Author’s Note: Re-posting from last year, because some messages don’t change.
How do You Celebrate Memorial Day?
That was a trick question.
Across the country, folks are firing up those backyard barbecue grills, stocking the beer coolers, brewing sweet tea, and hunting through the garage for the horseshoes and lawn chairs. Company’s a-comin’ and it’s sure to be a day of fellowship and relaxation.
Partiers and politicians alike will make mention in their toasts and speeches of “those who died in defense of this nation” as if it’s a public service announcement. Something to check off on their “to-do” lists for the day.
But there are also people across the land who are hurting today, for whom this day intensifies the memories of loved ones who didn’t come home. A folded flag presentation. A stone marker in Arlington or any one of the nation’s 131 veteran’s cemeteries. An empty seat at the picnic table.
It’s a little different for me. The day brings back myriad interviews I’ve been honored to have conducted with men who fought and survived. Some were such great storytellers I can still envision what they saw in battle.
I once had a conversation with Haddys B. Hixon, a true Teufelshunde (Marine Corps Devil Dog) whose memories of the fighting in Belleau Woods, France during World War I were so vivid he didn’t speak of the war until he was in his 80s. At 84 he traveled with his son back to France, where he was able to stand in the same fox hole he’d fought in all those years ago. He could still picture the Marines who had died beside him. He could recite all of their names.
The surviving members of Edson’s Raiders used to meet annually at Quantico, until there were too few left for a reunion. I met with them many times and listened to their stories. They always made sure to tell me about Smitty. He had been wounded on Guadalcanal during heavy fighting, and they’d been forced to leave him propped against a tree so they could continue the advance, but they promised to get him on their way back. They never saw him again, and they never learned what had happened to him.
In Yuma, Arizona, I met Delbert “Sparky” Sparks, a submariner who had been captured on Mindanao in The Philippines and was forced to make the 80-mile Bataan Death march, during which more than 15,000 civilians and military personnel died from the brutal treatment by their Japanese captors. Sparky was one of only 510 prisoners in his camp who survived until they were liberated by Army Rangers. He waited more than 40 years to tell his story, and to receive his Bronze Star and POW medal. There were some parts of his story he refused to share.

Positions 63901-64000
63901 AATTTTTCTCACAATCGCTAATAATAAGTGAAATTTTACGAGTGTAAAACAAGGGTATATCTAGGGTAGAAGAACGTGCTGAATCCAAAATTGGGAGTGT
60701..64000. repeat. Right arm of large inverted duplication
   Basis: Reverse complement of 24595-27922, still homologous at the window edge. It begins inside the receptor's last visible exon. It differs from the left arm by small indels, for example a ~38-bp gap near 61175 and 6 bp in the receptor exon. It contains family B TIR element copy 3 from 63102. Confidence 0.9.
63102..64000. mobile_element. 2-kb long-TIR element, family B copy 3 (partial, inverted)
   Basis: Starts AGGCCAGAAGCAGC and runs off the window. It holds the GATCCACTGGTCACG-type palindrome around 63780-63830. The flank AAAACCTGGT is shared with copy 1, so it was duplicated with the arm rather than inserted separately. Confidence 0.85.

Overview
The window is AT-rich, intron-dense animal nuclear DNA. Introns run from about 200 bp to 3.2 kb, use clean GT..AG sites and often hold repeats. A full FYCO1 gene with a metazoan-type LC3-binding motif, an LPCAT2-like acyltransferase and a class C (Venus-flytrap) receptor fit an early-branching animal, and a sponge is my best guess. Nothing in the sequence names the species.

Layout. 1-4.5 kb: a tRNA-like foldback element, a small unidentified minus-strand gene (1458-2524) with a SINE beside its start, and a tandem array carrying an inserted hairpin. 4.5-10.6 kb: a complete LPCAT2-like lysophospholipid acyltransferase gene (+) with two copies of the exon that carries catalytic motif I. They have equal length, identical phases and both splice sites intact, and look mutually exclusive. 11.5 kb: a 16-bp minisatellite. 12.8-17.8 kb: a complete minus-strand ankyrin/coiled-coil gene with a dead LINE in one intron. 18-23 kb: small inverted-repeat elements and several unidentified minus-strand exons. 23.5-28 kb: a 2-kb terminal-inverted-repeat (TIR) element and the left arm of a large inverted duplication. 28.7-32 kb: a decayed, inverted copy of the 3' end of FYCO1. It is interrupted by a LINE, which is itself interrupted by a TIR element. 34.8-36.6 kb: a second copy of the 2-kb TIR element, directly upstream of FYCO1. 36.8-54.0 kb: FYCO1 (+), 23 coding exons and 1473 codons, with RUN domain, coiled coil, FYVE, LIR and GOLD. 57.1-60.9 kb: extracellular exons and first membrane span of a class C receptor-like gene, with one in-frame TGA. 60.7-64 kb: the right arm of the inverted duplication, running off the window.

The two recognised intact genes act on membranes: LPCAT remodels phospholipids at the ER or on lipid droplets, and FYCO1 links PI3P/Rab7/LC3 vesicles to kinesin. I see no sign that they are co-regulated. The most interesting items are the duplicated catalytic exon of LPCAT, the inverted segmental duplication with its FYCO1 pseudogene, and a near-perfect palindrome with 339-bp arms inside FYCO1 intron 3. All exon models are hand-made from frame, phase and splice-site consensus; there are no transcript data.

History books and visits to our national battlefields and monuments have also put pictures into my head. I’ve stood at the Alamo and wondered what it must have been like for the fewer than 200 men, after holding off the first two waves of Santa Anna’s nearly 2,000 men, to watch that north wall come crashing down and know they were in their last minutes of life on this earth.
I’ve looked over the sunken road wall in Fredericksburg, Virginia, where Confederate Army Sergeant Richard Rowland Kirkland spent a long, cold December night listening as hundreds of wounded Union soldiers on the other side lay dying, crying out for help. I wondered what he thought as he leapt across that wall, armed with canteens, and tried to dole out that last measure of kindness to his Union brothers.
And I’ve read with awe, the accounts of heroes like Marine Lt John Bobo, who, while fighting in Quang Tri Province, Vietnam, had his right leg severed below the knee. Knowing he could not survive, he used his belt for a tourniquet and jammed the stump into the dirt to stem the bleeding. Then, ordering his men to safety, he laid fire at the enemy until he was overrun, but not before his men were able to safely reposition to a place from which they launched a successful attack and repelled the enemy.
People, with names and faces. Selfless acts of gallantry. Pride in this nation and her ideals. Our country lives on and its people are free because of its legacy of heroes. This is not Thank a Veteran Day, although it is always appropriate to do so. This is Remember the Cost Day. When you hear the Rolling Thunder bikers parade past, consider the Prisoners of War for whom they ride. When you lift your toast to those who served, say a prayer for those who will never be the same because of what they saw, or because of their injuries. Reflect a moment about the freedoms we still enjoy, and honor the sacrifice that made them possible. Learn their stories; teach them to your children; don’t let their names fade away.
How do you celebrate Memorial Day? You don’t.